This is maaaaybe premature there, ESPN. Maryland #1 FWIW.
|15 weeks 18 hours ago||I have a very short list of||
I have a very short list of college coaches I'd want my boys to play for. It just got shorter. Best of luck and health, Coach.
|17 weeks 17 hours ago||Same here, also from a former||
Same here, also from a former player from the '60s. Maybe it was a Bump thing?
|20 weeks 2 days ago||Yips||
Toddler me would appreciate a trigger warning on the Yips in the future, please. I'll be hiding behind my dad's recliner until then.
|47 weeks 5 days ago||Ah, I didn't remember that||
Ah, I didn't remember that about Speight.
|47 weeks 5 days ago||Amen. I feel for the kid.||
Amen. I feel for the kid.
|47 weeks 6 days ago||It's just one video and a few||
It's just one video and a few choice reps, but yes, it looked crisp.
There remains something I just don't like about the way Morris throws. I once saw a video of Joe Montana throwing with his two sons, talking about the finer points of delivery, and emphasizing the idea of driving the football straight at your target as opposed to bringing the ball around and just letting go at the right moment. It was very hard to describe in words, and it was a very subtle thing to see. But I went out an experimented, and I think I could feel what Joe was talking about. And it's something my uncle, a former Central Michigan QB in the '70s, used to try to explain to me, too.
Well, it looks like Morris brings the ball around more, if that makes sense. The results were fine here, but under pressure or when things break down, that can lead to some inaccuracy. So it worries me.
In contrast, I continue to love Speight's delivery. Tight, compact, and no wasted movement. It's not quite as pretty as Forcier's was—that thing was a work of art—but it's close. I like it.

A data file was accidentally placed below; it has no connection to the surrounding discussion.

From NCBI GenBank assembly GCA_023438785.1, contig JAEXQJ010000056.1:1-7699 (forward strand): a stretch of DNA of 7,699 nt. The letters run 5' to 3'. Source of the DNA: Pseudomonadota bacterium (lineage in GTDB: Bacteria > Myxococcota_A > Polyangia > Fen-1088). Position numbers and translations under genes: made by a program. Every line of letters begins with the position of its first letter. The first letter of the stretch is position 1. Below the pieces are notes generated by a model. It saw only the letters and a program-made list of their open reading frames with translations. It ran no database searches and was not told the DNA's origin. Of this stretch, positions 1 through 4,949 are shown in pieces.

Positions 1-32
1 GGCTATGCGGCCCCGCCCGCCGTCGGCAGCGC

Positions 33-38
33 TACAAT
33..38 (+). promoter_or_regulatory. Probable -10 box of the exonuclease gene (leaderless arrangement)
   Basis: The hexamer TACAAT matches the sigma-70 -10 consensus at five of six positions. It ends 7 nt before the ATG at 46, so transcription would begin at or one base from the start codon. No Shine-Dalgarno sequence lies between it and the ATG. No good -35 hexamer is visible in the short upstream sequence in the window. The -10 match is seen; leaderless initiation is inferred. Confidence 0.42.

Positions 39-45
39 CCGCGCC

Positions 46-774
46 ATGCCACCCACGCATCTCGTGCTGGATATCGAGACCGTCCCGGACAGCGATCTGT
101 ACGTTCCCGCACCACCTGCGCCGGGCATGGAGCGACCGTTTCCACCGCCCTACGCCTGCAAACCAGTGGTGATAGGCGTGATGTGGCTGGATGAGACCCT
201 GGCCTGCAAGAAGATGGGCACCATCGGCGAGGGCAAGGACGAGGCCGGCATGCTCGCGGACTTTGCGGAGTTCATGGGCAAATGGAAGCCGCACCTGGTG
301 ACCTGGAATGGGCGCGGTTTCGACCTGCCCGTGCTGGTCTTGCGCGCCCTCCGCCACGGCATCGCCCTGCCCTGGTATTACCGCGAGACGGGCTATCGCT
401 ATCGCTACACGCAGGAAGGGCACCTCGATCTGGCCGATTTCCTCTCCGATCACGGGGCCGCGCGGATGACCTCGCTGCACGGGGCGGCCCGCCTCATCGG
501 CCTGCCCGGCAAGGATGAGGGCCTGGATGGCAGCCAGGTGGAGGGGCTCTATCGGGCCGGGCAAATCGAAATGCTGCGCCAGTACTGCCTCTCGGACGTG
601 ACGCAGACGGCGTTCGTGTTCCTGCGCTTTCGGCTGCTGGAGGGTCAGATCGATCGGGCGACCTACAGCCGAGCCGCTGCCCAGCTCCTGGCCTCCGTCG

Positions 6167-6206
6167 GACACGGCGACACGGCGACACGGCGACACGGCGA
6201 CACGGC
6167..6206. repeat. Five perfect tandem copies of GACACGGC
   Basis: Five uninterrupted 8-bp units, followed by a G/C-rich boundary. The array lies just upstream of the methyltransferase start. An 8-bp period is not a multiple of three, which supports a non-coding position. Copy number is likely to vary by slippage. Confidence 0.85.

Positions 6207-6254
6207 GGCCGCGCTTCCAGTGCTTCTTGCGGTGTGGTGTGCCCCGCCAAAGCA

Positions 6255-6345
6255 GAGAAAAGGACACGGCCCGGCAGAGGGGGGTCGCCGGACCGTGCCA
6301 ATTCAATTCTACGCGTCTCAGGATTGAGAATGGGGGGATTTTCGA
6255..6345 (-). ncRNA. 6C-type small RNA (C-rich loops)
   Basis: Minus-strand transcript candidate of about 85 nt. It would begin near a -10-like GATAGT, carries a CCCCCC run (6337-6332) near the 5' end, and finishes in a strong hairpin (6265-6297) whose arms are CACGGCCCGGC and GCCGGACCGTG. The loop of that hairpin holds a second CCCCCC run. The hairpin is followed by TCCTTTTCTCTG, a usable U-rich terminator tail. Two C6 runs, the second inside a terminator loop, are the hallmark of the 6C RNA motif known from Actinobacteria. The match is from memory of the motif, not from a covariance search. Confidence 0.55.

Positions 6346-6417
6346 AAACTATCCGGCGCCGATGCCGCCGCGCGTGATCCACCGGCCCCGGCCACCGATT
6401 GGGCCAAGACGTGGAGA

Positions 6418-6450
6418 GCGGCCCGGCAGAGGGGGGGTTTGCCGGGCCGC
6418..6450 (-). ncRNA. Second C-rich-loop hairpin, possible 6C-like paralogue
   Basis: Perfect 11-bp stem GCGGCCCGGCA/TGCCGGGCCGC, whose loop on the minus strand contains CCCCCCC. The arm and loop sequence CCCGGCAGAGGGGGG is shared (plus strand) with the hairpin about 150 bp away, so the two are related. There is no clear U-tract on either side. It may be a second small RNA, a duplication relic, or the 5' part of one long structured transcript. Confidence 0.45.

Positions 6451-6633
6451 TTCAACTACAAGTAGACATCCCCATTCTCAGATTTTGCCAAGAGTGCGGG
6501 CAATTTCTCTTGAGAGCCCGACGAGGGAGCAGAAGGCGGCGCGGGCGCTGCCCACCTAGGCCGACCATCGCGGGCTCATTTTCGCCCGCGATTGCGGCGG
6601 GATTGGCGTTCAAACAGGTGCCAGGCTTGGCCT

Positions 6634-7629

Malzone's is somewhere in the middle, but very classic.
|48 weeks 12 hours ago||I don't think it will play||
I don't think it will play out that way, either, but I think you are right that it would be one of the better chains of events, at least long-term.
But let's not write off Morris yet (and I'm not saying that you were). The "light coming on," as you describe it, requires reps, and it looks as if he's finally going to get a whole bunch of them. A change of coaching staff can also be helpful, as a kid with a rough start can shake it off, start fresh, and clear his mind a bit. Finally, being the senior QB on the team should also help, as leadership fuels confidence. So this is about as good a situation as Morris could ask for.
That said, and while I certainly want the best QB to play, I find myself pulling for Malzone. From what I've seen of him in high school, he's likely to be my favorite kind of QB to watch—smart, accurate, and good in a tight spot. That's just a hunch. We'll have to see how it plays out.
|48 weeks 16 hours ago||There are a few elements to a||
There are a few elements to a quarterback's accuracy, and they develop differently.
First, there's the mechanical aspect of just being able to hit a bull's eye. This is the aspect that is most like a jump shot, and it can be improved with repetitions, plain and simple. When I was a high-school kid, I threw through a tire for hours. This is how you work on that. In a game, you need the ball to go where you intend it.
This mechanical aspect of accuracy is really important unless you are typically throwing to wide-open receivers (who can then adjust and still make the catch). But alone, it is not sufficent to have what is typically described as an accurate QB.
The second aspect is knowing where the bull's eye is, or identifying the right target. I don't mean identifying the right receiver, but instead identifying the exact spot where the ball should get to the receiver. At his belt? In his numbers? At his knees? In stride? A little behind him (i.e., between zones)?
This is much harder to develop, as it requires a lot of study so that the QB knows what to expect, as well as a lot of reps with a full passing offense and defense so that the QB can practice adjusting from expectations.
Finally, there's a timing or feel aspect that is very much related to the second aspect. Imagine Brian Griese running the classic TE waggle play. As Griese turns back after the fake to face the D, he's giong to have a number of ways to get the ball to the TE. Does he need to fire a rope between a couple of 'backers? Does he have a soft hole to lob the ball into? And this is complicated by his own options. Can he step up all the way and throw as hard as he is able? Is there a charging DE in his face that limits his forward step or forces him to throw on the run? All of these things affect the number and location of the bull's eyes Griese can hit.